Sections

Weather Forecast

Close

Wiltz: How big is too big for a bobcat?

Roger Wiltz poses for a picture with a bobcat in 1984. (Submitted photo)

I've been asked how my spring turkey hunting is going and I'll make a sorry confession.

After getting a gobbler or two that rivaled an old inner tube for toughness, Betsy said no more gobblers, and I don't blame her. She once hosted a big family dinner that featured an inedible turkey. I went to jake (young tom) hunting in the spring, and now I'm down to fall hen hunting. Yes, the antics of a spring gobbler are as entertaining as it gets, but I've moved on.

As you know, I'm compiling my first book. Primarily a volume of South Dakota fishing/hunting stories with a section of adventures beyond our South Dakota border, I got to wondering if there were any tales that readers wouldn't believe. Some proofreaders questioned my story about a bobcat. "Wiltz, did this bobcat really kill an adult pronghorn antelope buck? Could it drag that 90-100 pound buck to safety?" Read on.

We were deer hunting along the Grand River, and Dave, my partner, wounded a nice mule deer buck that ran into some country that much resembled the Badlands with its bizarre sculptured formations, washes, ledges, and caves.

In searching for the buck, I crawled into a cave. In the semi-darkness, some seemingly orange-colored varmint flashed by me and dove out the opening. Thinking fox, I scrambled out of the shelter and spotted the critter as it ran through the yellow grass about 75 yards downrange. I pulled up my Ruger No. 3 single-shot carbine and put a bullet through the back of its neck. When I got to it, I was shocked to find an absolutely beautiful bobcat.

Late the previous afternoon, Lew, our rancher host, Dave, and I walked out to a spot in the hay pasture about 200 yards south of the house. There lay an antelope buck with both sides of his backbone vertebrae completely eaten out with amazing precision. Our untrained eyes could detect no tracks, but we could see where the antelope had been dragged behind a haystack. I asked Lew if any mountain lions had recently been seen in the area. No lion sightings. It was indeed a mystery.

Now back to my cat. The badlands described earlier were straight west of the antelope carcass. When the bobcat was skinned out, a good quantity of pronghorn hair was found in the stomach. We had found the deadly assassin. The cat was illegal at the time, but I didn't know it. In an attempt to make things right, I donated the cat to Lemmon's Grand River museum where it is on display today.

Would people believe that a 20-25 pound bobcat could kill and drag a buck antelope? Well, I stumbled on some precedent. Under the "Predation" section of the book The Pronghorn Antelope by Arthur Einarsen, it states, "Nelson tells of experiences with bobcats and coyotes and considers them both destructive. He told of a bobcat which stalked a full-grown buck, and killed it by leaping upon its back."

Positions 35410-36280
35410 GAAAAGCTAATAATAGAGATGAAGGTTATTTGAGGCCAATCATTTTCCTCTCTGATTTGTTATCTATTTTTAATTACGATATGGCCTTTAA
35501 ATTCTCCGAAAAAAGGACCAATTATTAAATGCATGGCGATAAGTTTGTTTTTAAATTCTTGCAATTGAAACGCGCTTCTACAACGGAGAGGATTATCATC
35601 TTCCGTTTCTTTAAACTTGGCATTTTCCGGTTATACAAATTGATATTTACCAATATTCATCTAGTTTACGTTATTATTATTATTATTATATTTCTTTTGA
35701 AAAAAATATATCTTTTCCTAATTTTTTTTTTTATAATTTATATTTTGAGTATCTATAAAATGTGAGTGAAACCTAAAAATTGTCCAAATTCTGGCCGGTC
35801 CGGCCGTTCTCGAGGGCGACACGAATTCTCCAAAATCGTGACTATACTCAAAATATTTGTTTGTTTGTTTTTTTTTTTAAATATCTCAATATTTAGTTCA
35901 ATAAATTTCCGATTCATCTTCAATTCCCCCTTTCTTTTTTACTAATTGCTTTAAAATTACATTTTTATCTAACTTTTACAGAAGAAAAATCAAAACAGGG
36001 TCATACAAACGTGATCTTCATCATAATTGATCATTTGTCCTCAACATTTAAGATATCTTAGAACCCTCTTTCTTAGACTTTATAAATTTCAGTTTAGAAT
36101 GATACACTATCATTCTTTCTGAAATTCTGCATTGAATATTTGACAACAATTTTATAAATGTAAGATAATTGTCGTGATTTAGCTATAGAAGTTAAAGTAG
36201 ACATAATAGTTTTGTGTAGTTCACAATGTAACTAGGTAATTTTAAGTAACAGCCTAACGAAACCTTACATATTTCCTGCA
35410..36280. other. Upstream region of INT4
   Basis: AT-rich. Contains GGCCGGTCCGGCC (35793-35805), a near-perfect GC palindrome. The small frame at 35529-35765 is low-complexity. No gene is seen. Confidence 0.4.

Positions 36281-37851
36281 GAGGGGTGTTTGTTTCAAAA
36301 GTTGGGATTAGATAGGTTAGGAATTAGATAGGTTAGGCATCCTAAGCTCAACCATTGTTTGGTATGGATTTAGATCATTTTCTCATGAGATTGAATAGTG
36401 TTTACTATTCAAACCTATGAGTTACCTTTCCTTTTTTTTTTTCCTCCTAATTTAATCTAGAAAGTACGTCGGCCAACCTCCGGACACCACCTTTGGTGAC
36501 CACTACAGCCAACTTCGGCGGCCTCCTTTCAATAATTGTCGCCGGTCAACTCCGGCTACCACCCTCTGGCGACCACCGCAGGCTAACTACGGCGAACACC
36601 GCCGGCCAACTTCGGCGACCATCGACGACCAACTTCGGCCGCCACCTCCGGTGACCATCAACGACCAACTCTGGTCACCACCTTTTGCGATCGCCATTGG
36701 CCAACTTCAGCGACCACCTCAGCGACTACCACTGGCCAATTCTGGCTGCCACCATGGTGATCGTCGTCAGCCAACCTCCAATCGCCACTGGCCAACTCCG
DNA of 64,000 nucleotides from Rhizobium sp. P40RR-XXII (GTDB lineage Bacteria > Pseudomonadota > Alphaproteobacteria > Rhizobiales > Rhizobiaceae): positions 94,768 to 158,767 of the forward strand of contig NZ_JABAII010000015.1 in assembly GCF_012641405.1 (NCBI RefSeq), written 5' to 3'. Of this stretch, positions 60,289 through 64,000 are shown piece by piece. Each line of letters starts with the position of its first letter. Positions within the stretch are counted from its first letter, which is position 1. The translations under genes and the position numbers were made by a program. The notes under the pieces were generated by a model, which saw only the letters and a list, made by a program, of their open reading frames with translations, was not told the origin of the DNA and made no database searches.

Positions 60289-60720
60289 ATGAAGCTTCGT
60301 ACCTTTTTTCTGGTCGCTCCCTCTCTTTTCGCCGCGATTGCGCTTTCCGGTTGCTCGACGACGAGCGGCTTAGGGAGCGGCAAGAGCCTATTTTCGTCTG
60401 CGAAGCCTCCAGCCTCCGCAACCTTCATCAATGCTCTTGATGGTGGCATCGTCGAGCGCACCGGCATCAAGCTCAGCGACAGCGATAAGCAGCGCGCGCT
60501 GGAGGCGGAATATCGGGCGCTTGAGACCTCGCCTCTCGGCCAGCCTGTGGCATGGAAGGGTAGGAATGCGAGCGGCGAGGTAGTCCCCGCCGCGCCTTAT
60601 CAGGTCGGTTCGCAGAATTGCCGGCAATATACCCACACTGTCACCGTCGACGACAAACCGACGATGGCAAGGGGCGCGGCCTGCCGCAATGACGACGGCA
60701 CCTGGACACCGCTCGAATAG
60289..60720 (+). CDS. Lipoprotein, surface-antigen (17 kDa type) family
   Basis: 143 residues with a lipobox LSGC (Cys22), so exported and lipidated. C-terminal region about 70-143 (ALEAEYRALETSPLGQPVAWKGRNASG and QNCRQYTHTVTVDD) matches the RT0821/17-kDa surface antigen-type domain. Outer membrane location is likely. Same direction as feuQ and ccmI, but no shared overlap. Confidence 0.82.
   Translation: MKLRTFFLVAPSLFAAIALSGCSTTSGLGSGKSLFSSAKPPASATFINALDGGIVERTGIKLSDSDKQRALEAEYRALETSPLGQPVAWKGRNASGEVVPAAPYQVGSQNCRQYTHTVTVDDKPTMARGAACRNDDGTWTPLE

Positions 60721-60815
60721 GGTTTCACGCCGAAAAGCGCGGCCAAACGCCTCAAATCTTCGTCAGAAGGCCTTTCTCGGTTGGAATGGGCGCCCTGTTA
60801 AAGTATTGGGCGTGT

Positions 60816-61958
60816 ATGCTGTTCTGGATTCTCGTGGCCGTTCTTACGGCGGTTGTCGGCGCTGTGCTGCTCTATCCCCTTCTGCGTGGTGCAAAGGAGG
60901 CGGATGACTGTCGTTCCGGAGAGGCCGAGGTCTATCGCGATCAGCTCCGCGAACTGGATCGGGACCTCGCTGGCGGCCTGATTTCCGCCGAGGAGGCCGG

There's more from Einarsen. "The bobcat was surprised while feeding on the carcass. It had made its kill in a mahogany thicket about 50 feet away, and had dragged the buck over boulders that averaged about 6 feet high to the den area."

Note that the bobcat strategy was the same with my cat and Einarsen's cat: Make a stalk using cover (in my case a haystack), make the kill, and drag it to shelter.

Why didn't we see tracks? First, the hay ground was hard. Second, I have been told by trappers that if the bobcat's claws are retracted, the paw is a mere furry pad that leave little evidence. My bobcat story, which is the truth, holds water.

The strength of a bobcat doesn't surprise me. Cats are strong as evidenced by their African leopard cousins that can carry an antelope many times their own weight into the high limbs of a tree with seemingly little effort.

* * * * * * *

Right now is a very special time. Largemouth bass are in a pre-spawn mode, and will remain in that mode until lilacs are in full bloom. The good news is that they are relatively easy to locate. Most of our prairie lakes and ponds are formed by a dam built across a draw or drainage. Somewhere opposite that dam is an inlet where water, probably running rain water, empties into the body of water. Many of the big females will be found in these waters, anywhere from 3- to 6-foot depths. They will be moderately aggressive.

Tie your lure directly to your line unless you are using a spinner. With the spinner, use a snap swivel — not a leader, to avoid winding your line. Bass don't have teeth.

Other than spinners, plastic worms or Texas rigs work well. I'm going to try the dams around Burke, but I'd guess that Scotland, Tripp, and Carthage would be good to name a few, as well as Lake Mitchell. When it's lilac time, go with floating Raps and a lot of finesse.

See you next week.

Advertisement